2. Is it for nothing that the Nobel Laurette South African Archbishop Desmond Tutu wrote, “I am now elderly, decrepit and formally retired, but breaking my vow to remain silent on public affairs out of profound sadness about the plight of the Muslim minority in your country, the Rohingya.”
3. Pope John Paul II has regularly spoken out in defence of the Rohingya, calling them a persecuted Muslim group in predominantly Buddhist Myanmar. On Sunday, he bemoaned the latest “sad reports of the persecution of a religious minority, our Rohingya brothers” adding: “I would like to express my closeness to them and all of us ask the Lord to save them and to prompt men and women of good faith to help them and ensure their full rights.”
4. The United Nations secretary-general, António Guterres, has appealed to Myanmar to end the violence that has led more than 120,000 Rohingya people to flee in the last two weeks, which he warned was “creating a situation that can destabilise the region”. The United Nations secretary-general has warned that the operations could verge on ethnic cleansing.
5. The UN Human Rights Council in March 2017 established an independent, international fact-finding mission with a mandate to investigate allegations of recent human rights abuses in Burma, especially in Rakhine State.
6. Human Rights Watch said that new satellite data is consistent with widespread burnings in at least 10 areas in northern parts of Burma’s Rakhine State, The Burmese government should grant access to independent monitors to determine the sources of fires and assess allegations of human rights violations.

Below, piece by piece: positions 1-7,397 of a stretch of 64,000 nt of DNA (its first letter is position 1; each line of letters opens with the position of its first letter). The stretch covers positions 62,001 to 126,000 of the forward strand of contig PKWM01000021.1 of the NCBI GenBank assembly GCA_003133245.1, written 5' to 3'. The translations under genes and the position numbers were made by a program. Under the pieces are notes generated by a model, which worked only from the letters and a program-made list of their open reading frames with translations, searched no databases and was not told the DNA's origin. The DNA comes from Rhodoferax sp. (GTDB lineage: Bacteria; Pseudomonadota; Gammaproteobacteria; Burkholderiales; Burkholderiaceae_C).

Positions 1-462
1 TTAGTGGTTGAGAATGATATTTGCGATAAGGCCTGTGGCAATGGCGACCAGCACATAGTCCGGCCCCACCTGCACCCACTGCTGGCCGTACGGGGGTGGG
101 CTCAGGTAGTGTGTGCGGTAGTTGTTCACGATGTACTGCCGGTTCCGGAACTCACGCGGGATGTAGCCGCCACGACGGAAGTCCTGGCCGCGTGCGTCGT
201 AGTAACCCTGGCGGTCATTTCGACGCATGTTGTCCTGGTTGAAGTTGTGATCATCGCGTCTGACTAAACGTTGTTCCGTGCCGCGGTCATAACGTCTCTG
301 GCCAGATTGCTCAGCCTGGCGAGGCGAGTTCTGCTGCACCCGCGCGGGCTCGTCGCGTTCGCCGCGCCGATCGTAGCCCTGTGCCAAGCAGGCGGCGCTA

The government of Myanmar has refused to cooperate even with the UN Human Rights Council mission and indicated it will deny visas to three experts appointed to the mission. “The Burmese government has repeatedly shown that it has neither the interest nor the skill to credibly and impartially investigate abuses in Rakhine State,” said Robertson of Human Rights Watch. “Concerned governments should press for independent investigations of serious rights violations, or there will be many more victims.”
The Bhantes And The Government
The Sri Lankan government under Mahinda Rajapakse welcomed the hate preaching Ashin Wirathu into this blessed country. His credentials include his picture in the cover page of the Time magazine of 20 June 2013, with the caption “The Face of Buddhist Terror.” He was sentenced to 25 years in prison for his sermons, but was released in 2012 along with many other political prisoners. He is responsible for inspiring sectarian violence against the country’s minority, Rohingya Muslims. Indirectly due to his hate campaign thousands of Muslims were killed in Myanmar. In January 2015 Wirathu publicly called United Nations envoy, South Korean developmental psychologist and professor at Sungkyunkwan University, Yanghee Lee a “bitch” and a “whore” and invited her to “offer your arse to the kalars” (a derogatory term for Muslims).
By the way, in relation to the superiority of one person over another human the following lines are worth pondering, in the Sri Lankan context. If “A” calls ‘B” Hambaya, ‘A’ must remember that he and urine came out of the same place; that he began as a despised drop of sperm and he will end up as a rotten corpse, and that in between he is a vessel for faeces. The Hambaya is no different. So, what does he have to feel so proud, superior and arrogant about?
Dalai Lama once speaking in the Indian town of Leh said, “I urge the Buddhists in these countries (referring to Myanmar and Sri Lanka) to imagine an image of Buddha before they commit such a crime. Buddha preaches love and compassion. If the Buddha is there, he will protect the Muslims whom the Buddhists are attacking.”
Human rights consideration demand that the government issue a statement expressing its concern over the Rohingya crisis. Reflecting on Buddhism, some words of wisdom from our respectable bhantes is wanting. This may serve as a source of guidance and understanding to the Myanmar government. After all, they, like Sri Lanka, follow Theravada Buddhism. Similar wise words may also be directed at our fellow citizens. Some of them unfortunately, are saying ‘hurrah’ at the death and destruction of another human. Such behaviour insults Buddhism as if ‘Metta’ (loving kindness) was never in Buddha’s vocabulary!